Book Review: Yoga For Riders
Principles and Postures to Improve Your Horsemanship
By Cathy Woods, published by Trafalgar Square Books/HorseandRiderBooks.com, ISBN: 9781570769719, 201 pages, Paperback
Reviewed by Margaret Evans
When Cathy Woods first expressed her idea of combining body/mind principles of yoga with equestrian activities, her friends, she writes, thought she was nuts. But believing in her intuition, she went ahead with her Body, Mind, Equine program, in which she combines horsemanship with mindfulness and the principles of yogic thinking. From the experience of that program, she has written a truly beautiful book, Yoga For Riders.
Yoga is no longer “new age,” but is accepted into the broad spectrum of society as a healthy, therapeutic way to approach the challenges of life. And, for Woods, that includes horsemanship, and the many benefits an approach to equestrian activities through yoga principles brings.
“When you become more self-realized, which is the goal of yoga, you become more cognizant of subtleties — the nuances of life — of energies, of the physical, the emotional, the breath, the mind, the actions, the thoughts,” writes Woods. “And any good trainer will tell you that horse language and training are all about subtlety! By increasing your conscious wakefulness, you then naturally bring added mindfulness into all that you do, including horsemanship.”
The book is beautifully illustrated with colour photographs of riders both in the saddle (or bareback) and on the yoga mat. Woods provides many instructions on how to convert an exercise that would be done on the floor to doing it in the saddle.
“When on the mat, you do Spinal Twist from a seated or prone position,” she writes. “The seated version can be easily transferred to horseback. When on a horse bareback, place one hand on the horse’s withers and the other on his rump. Press against the horse, using his body to help you gently turn into the twist (toward your back hand on the rump) upon an exhaling breath. Look out over your back shoulder so your neck is also involved in the rotation. Keep your posture tall throughout the exercise. Then hold there for a few slow, deep breaths — as long as it feels good — before switching out your hands and twisting in the other direction. When in the saddle, the instructions remain the same, but you may use the pommel or horn and cantle to press against, rather than the horse, if you prefer.”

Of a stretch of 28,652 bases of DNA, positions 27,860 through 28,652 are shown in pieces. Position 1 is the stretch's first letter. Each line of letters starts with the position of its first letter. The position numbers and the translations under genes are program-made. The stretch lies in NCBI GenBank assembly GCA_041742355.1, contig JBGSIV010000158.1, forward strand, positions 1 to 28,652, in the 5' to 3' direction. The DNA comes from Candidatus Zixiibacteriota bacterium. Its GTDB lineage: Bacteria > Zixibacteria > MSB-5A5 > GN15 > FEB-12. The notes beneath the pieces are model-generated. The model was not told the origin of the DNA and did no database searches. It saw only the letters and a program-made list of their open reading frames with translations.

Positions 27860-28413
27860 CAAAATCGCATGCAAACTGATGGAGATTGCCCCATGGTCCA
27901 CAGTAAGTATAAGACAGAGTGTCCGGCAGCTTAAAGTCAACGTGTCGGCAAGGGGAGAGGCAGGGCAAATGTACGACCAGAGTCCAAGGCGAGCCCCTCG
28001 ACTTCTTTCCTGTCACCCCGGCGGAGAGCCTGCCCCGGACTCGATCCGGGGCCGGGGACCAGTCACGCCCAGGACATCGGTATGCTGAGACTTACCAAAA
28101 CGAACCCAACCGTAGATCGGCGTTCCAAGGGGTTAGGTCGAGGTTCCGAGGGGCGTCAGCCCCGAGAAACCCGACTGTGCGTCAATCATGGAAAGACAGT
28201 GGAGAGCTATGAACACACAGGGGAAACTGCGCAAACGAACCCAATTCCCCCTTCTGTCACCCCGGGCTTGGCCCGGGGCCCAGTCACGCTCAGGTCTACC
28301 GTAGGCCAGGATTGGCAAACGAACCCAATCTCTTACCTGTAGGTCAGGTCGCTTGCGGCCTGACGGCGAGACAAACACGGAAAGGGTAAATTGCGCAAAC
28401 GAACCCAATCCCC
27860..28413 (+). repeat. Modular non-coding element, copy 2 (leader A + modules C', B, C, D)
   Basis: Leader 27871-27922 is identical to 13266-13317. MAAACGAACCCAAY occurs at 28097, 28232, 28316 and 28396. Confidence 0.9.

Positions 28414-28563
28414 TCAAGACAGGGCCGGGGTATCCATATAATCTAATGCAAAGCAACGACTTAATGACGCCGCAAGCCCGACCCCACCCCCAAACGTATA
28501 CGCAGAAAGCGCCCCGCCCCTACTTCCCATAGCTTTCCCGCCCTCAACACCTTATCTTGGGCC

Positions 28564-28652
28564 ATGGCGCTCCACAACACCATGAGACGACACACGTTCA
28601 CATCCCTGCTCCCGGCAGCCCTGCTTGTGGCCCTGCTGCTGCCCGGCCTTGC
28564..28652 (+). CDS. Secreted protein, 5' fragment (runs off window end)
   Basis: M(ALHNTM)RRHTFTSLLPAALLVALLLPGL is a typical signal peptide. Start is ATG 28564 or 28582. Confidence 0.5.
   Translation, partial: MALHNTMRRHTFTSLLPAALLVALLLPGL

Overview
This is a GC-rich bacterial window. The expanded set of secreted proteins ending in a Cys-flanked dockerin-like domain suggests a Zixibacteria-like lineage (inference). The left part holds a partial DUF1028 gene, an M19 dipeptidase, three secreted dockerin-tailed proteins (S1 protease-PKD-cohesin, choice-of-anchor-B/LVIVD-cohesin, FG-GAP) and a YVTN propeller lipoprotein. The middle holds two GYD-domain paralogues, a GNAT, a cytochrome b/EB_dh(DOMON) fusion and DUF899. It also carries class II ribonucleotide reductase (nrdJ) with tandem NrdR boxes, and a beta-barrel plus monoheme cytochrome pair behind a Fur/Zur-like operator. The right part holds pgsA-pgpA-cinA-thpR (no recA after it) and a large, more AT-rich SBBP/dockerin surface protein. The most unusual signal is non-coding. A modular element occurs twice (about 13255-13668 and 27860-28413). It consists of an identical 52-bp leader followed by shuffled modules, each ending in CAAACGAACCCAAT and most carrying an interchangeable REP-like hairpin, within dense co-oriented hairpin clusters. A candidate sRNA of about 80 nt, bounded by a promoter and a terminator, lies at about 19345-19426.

Exercising Jnana Mudra (psychic gesture of intuitive knowledge) is a way to become centered, peaceful, and open to knowledge. This symbol of knowledge is a supportive way to start a yoga session on horseback and can be easily done sitting quietly on the horse.
“In Jnana Mudra, the index fingers and thumbs touch,” she writes. “This directs your energy flow inward, increases peace, and stabilizes the mind. Your eyes can be open and focused yet relaxed, or closed. Breathe deeply, bringing your attention inward. Be open to ‘inner knowing’ that might arise.”
She writes of the peaceful value of breathing exercises with horses.
“Get close to the horse’s nose and feel the breath enter and exit. This is calming for human and horse and attunes you not only to breathing but to prana, the enlivening life-force energy that connects us all.”
Yoga For Riders is a truly compelling book that opens up a world of profound connectivity between horse and rider. It is valued addition to any equestrian’s library.